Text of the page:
A number of years ago we worked on a criminal case in which an employer was drugging female employees and taking nude photos of them while they were unconscious. What we noted in pretrial research was that the more often we showed the photos of the women, the less impact it had. The Defense would want to work to maximize the photos being shown while the Prosecutor would want to limit the photos to maximize the visual (and emotional/moral) impact.

The next few years will be a challenge for each of us as we work to understand more about how to either maintain the moral outrage of jurors at egregious behavior or trying to dull the impact of the egregious behavior through repeated exposure (depending on our side of the aisle). The actual research the Vox article is based upon is available here.

Thomas F. Icard, Jonathan F. Kominsky, & Joshua Knobe (2017). NORMALITY AND ACTUAL CAUSAL STRENGTH. Cognition

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The Gallup folks just published an update on LGBT adults in the US and we want to bring it to your attention to illustrate how societal change is happening and we need to keep up. We are going to highlight a few facts from the Gallup report but encourage you to read the story in its entirety.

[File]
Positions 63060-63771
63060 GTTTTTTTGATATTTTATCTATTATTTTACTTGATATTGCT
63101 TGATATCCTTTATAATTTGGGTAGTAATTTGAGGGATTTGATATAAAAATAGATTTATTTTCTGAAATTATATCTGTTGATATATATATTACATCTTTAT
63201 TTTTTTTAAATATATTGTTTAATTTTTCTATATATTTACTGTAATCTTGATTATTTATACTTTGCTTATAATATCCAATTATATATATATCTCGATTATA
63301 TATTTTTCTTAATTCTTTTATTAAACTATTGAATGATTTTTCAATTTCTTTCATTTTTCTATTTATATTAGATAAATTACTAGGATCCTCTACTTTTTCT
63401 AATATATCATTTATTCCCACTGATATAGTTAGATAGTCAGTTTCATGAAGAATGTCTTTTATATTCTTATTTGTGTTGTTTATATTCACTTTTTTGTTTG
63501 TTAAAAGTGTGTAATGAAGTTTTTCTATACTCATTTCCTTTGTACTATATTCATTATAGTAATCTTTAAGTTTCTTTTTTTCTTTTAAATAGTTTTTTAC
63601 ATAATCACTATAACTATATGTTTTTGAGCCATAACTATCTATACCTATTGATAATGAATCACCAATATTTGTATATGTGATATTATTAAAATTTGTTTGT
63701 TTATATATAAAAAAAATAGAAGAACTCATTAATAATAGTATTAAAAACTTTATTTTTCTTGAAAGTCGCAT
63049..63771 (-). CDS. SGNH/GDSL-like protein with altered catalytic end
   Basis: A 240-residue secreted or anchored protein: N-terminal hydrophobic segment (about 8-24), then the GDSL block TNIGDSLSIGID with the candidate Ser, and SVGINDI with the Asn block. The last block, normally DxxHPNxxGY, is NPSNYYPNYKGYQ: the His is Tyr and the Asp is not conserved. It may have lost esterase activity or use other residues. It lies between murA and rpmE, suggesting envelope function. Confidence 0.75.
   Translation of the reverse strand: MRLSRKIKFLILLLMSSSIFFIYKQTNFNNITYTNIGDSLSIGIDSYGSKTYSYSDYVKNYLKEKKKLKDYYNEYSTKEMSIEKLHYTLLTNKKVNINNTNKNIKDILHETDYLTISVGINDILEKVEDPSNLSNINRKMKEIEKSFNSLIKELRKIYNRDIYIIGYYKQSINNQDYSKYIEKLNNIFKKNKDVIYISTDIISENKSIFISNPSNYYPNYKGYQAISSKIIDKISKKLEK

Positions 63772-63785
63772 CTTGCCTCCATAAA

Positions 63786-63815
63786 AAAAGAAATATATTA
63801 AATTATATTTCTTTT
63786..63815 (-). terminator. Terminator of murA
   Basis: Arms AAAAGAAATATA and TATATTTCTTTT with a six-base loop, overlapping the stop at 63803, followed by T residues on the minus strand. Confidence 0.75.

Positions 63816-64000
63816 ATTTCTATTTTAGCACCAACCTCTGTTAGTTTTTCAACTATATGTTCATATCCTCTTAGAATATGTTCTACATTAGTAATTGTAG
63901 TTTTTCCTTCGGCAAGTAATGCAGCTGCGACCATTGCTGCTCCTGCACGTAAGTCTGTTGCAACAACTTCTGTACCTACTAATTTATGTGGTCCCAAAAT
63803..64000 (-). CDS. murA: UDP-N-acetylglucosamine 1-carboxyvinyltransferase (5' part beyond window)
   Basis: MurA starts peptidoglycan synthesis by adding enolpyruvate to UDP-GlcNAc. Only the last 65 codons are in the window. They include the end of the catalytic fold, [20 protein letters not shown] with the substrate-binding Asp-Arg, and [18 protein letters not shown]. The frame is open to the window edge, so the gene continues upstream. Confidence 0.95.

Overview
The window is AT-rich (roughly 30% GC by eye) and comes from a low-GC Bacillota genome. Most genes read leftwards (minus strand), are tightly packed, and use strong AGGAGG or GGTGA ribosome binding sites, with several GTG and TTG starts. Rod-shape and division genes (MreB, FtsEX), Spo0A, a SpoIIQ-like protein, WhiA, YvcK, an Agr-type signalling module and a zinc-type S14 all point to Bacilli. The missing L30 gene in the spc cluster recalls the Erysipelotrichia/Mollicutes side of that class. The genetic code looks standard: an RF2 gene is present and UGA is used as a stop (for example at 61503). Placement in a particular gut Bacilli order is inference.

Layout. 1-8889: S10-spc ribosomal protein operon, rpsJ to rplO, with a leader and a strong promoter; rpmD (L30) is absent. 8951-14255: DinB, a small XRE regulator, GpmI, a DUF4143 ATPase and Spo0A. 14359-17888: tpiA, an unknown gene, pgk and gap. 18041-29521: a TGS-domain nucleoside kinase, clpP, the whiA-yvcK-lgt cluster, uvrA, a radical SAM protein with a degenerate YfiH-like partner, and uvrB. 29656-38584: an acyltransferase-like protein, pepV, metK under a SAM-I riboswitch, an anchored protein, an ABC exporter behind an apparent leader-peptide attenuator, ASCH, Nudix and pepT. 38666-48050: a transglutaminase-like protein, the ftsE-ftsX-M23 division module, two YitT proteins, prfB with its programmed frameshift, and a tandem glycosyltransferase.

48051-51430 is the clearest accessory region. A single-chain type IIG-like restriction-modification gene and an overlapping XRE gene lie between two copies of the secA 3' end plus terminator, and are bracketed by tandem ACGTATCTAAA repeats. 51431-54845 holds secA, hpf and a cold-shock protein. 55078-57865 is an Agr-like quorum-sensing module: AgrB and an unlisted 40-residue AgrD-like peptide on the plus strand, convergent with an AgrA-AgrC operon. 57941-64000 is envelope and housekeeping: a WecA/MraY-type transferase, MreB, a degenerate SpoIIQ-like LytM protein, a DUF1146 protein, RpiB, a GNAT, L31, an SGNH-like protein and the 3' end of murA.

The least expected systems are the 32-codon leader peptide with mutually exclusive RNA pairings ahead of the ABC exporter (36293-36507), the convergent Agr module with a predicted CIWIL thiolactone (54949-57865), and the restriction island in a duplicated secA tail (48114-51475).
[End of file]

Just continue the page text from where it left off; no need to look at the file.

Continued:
For those interested in these things, this giant survey was conducted by telephone [60% cell phone and 40% land lines] with a random sample of 1,626,773 adults living in the US. They were all 18 or older, lived in all 50 states and in DC, and their responses were collected between June 2012 and December 2016. Of the 1.6M+ participants, 49,311 participants said “yes” to a question of whether they personally identified at LGBT.